Following the EP Turkey report 2016 by Kati Piri an article appeared in the print edition of the Wall Street Journal. Journalist Emre Peker writes about the current and feature struggles regarding the cooperation between Turkey and the European Union.
EU Strives to Reset Ties to Turkey
European Union officials are struggling to figure out how to improve vital economic and security cooperation with Turkey amid a widening political rupture that threatens the fraught relationship.
After Turkish President Recep Tayyip Erdogan won a referendum this month on constitutional amendments that will drastically expand the power of his office, European officials said the changes to Turkey’s democracy would make it incompatible with EU standards.
That brings Brussels and Ankara to a crossroads they have tried to avoid for at least half a decade: deciding the fate of Turkey’s all-but-dead talks to join the EU.
“There’s an obvious crisis in EU-Turkey relations,” European Parliament member Kati Piri, who handles relations with Turkey, said Wednesday. “The EU should officially suspend the accession talks if the constitutional changes are implemented.”
EU officials have signaled, however, that they wouldn’t unilaterally end Turkey’s aspiration to join the bloc. “It is for Turkey to clarify its intentions toward the EU,” European Commission Vice President Valdis Dombrovskis said Wednesday after a meeting of the bloc’s executive body.
For many officials in Brussels, a move by Ankara to drop its bid for EU accession would helpfully eliminate what has been a venue for mutual recriminations and mistrust.
Although Ankara says joining the EU remains a strategic objective, Mr. Erdogan has called for a referendum on the issue. He has also said he would back reinstating the death penalty, which was abolished to secure membership talks and has been called a red line by EU officials.
Mr. Erdogan’s political survival depends in part on the support of Turkish nationalists, whom he wooed in the referendum by bashing Europe with accusations of anti-Muslim views, fascism and Nazi practices. He faces re-election in two years, when the enhanced executive powers will kick in, and is therefore unlikely to abandon the rhetoric, an EU official said.
Such squabbles illustrate how far apart Turkey and the EU have drifted in recent years after seeking closer ties for more than half a century. A failed mid-July coup in Turkey accelerated the deterioration. Mr. Erdogan placed Turkey under a state of emergency and has presided over the arrests or detention of over 100,000 civil servants—over 1,000 people were detained on Wednesday—in an effort to root out supporters of the alleged coup plotters.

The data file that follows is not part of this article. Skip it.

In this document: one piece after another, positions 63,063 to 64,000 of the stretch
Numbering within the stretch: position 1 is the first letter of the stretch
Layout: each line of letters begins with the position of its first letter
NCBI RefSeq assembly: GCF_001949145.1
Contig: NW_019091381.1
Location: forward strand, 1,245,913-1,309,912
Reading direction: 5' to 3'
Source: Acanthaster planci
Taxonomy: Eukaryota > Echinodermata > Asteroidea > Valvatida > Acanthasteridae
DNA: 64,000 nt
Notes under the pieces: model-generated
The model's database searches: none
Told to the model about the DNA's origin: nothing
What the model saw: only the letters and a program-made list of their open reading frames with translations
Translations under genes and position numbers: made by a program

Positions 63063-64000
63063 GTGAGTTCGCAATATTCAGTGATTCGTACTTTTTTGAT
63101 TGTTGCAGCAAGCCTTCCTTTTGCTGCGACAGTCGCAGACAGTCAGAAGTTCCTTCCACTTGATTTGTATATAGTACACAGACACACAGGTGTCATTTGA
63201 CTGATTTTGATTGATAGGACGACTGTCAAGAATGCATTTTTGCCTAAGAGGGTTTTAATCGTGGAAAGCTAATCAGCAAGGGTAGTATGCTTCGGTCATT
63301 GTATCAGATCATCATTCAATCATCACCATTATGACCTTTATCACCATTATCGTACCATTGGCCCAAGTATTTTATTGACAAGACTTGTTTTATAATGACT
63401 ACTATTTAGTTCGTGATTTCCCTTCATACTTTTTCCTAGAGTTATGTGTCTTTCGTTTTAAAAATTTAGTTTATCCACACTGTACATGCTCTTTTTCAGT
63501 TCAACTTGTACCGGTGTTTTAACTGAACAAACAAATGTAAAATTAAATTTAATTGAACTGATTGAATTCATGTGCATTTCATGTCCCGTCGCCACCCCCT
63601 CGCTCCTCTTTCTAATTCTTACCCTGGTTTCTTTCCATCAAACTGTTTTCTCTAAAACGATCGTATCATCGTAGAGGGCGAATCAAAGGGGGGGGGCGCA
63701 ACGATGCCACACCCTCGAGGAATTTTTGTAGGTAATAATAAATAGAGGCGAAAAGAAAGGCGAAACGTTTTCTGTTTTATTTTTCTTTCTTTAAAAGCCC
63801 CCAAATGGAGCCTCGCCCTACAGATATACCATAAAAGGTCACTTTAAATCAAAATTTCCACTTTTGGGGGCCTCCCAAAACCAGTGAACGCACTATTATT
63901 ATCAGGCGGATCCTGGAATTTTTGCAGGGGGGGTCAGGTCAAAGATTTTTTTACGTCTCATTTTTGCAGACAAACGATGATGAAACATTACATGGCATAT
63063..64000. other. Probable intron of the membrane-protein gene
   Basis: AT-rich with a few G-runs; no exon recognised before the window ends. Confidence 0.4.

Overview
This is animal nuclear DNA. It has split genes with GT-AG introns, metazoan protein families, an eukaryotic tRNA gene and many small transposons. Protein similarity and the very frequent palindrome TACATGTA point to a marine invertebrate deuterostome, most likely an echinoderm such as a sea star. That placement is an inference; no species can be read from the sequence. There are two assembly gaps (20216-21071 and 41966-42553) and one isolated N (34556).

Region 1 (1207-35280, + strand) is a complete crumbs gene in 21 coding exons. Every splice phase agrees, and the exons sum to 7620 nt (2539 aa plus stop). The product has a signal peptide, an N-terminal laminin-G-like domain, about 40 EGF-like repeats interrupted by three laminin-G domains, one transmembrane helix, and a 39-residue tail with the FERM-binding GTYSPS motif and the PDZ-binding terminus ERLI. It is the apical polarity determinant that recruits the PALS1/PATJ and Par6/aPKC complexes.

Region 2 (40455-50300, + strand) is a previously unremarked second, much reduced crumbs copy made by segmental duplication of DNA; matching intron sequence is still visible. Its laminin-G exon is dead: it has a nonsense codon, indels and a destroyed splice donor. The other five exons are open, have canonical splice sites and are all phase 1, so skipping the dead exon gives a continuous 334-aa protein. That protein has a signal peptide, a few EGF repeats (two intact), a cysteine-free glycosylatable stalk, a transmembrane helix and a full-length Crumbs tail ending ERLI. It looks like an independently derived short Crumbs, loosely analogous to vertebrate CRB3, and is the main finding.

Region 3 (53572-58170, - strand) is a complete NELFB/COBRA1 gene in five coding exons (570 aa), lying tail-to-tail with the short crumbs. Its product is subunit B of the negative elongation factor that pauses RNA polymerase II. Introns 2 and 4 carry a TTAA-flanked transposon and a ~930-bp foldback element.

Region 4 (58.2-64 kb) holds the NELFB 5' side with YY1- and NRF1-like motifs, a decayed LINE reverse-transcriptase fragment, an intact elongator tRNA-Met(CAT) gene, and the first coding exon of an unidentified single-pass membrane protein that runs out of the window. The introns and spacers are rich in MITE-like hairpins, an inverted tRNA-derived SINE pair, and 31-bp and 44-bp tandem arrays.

The EU has called the emergency rule undemocratic. The president hit back that Turkey’s Western allies were siding with putschists.
Adding to long-simmering tensions, the Council of Europe—a 47-member body including all 28 EU nations and Turkey—decided on Tuesday to start monitoring Turkey for the first time since 2004, making it the only country to come under renewed scrutiny over concerns about democracy, rule of law and human rights.
The developments make it harder for policy makers to find common ground. At stake is close cooperation on global issues such as fighting Islamic State, ending the Syrian war and addressing the refugee crisis, which destabilized Europe until Brussels struck a deal with Turkey to curb illegal immigration.
“If some people think they can wag their finger from Europe to Turkey and get it in line, they’re mistaken,” Mr. Erdogan’s spokesman, Ibrahim Kalin, said on Tuesday.
Mr. Kalin, defending Turkey’s record in keeping its promises to the EU under a March 2016 migration deal and as a candidate country, added that Brussels failed to deliver on pledges. Illegal migration from Turkey to the bloc almost stopped, but the EU has yet to grant Turkish nationals visa-free travel to Europe. A joint push to accelerate Ankara’s membership talks is dead.
As Brussels seeks to navigate the challenges, it is pondering how to re-establish the EU as an anchor for democratic reforms in Turkey. EU officials said Europe shouldn’t turn its back on the nearly half of Turkey’s voters who rejected Mr. Erdogan’s proposals in the referendum. The changes were approved with 51% support, in a vote marred by irregularities.
“We need Europe more than ever,” said Zekine Ozkan, a Turkish expatriate in France who traveled Tuesday to Brussels to protest the referendum outcome outside the European Parliament.
While the EU is trying to regain leverage it lost when Ankara’s membership push stalled, Turkey wants to revamp a two-decade-old customs union to bolster its slowing economy.
Updating the customs union and broadening its scope could help start mutually beneficial cooperation, the EU’s enlargement chief, Johannes Hahn, said. Mr. Hahn will seek a mandate Friday from EU foreign ministers to revamp Turkey ties based on a transactional relationship that both sides privately recognize as a good way forward.
Still, details of a future arrangement remain unclear and at least three previous resets have failed since 2012.
“It’s important to find a more realistic relationship between Turkey and Europe,” Mr. Hahn said. “The whole accession negotiation…has overshadowed this.”